The 7 Co-operative Principles

Guided by the 7 Co-operative Principles  , credit unions are unique in how they conduct business and serve their members. Canadian credit unions are affiliated with a respected, worldwide co-operative
movement, and have a long history of reflecting their co-operative values in building stronger communities, locally and abroad.



The following seven internationally accepted Co-operative Principles help shape credit union business decisions and governance, setting them apart from other financial institutions.


1. Voluntary and Open Membership 
Co-operatives are voluntary organizations, open to all persons able to use their services and willing to accept the responsibilities of membership, without gender, social, racial, political or religious discrimination.


2Democratic Member Control 
Co-operatives are democratic organizations controlled by their members, who actively participate in setting their policies and making decisions. Men and women serving as elected representatives are accountable to the membership. In primary co-operatives members have equal voting rights (one member, one vote) and co-operatives at other levels are also organized in a democratic manner.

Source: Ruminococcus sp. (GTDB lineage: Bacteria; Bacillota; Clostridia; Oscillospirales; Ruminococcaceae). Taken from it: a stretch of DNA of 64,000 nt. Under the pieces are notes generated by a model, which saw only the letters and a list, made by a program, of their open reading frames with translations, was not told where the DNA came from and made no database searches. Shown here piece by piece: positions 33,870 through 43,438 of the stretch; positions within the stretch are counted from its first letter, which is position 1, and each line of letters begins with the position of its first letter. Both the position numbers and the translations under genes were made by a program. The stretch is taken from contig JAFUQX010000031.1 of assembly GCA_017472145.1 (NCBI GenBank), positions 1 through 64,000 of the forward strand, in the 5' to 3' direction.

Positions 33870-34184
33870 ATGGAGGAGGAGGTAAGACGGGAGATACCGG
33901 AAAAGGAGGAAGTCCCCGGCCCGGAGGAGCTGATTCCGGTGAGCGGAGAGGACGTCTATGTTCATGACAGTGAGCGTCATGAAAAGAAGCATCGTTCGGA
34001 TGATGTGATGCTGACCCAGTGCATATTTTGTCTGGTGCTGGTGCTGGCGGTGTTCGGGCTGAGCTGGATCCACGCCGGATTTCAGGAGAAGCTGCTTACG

3. Member Economic Participation 
Members contribute equitably to, and democratically control, the capital of their co-operative. At least part of that capital is usually the common property of the co-operative. Members usually receive limited compensation, if any, on capital subscribed as a condition of membership. Members allocate surpluses for any or all of the following purposes. developing their co-operative, possibly by setting up reserves, part of which at least would be indivisible; benefiting members in proportion to their transactions with the co-operative; and supporting other activities approved by the membership.


4Autonomy and Independence 
Co-operatives are autonomous, self-help organizations controlled by their members. If they enter to agreements with other organizations, including governments, or raise capital from external sources, they do so on terms that ensure democratic control by their members and maintain their co-operative autonomy.


5. Education, Training and Information 
Co-operatives provide education and training for their members, elected representatives, managers, and employees so they can contribute effectively to the development of their co-operatives. They inform the general public - particularly young people and opinion leaders - about the nature and benefits of co-operation.


6Co-operation among Co-operatives 
Co-operatives serve their members most effectively and strengthen the co-operative movement by working together through local, national, regional and international structures.


7. Concern for Community 
Co-operatives work for the sustainable development of their communities through policies approved by their members.


Source of Seven Co-operative Principles:

International Co-operative Alliance, the Canadian Credit Union Association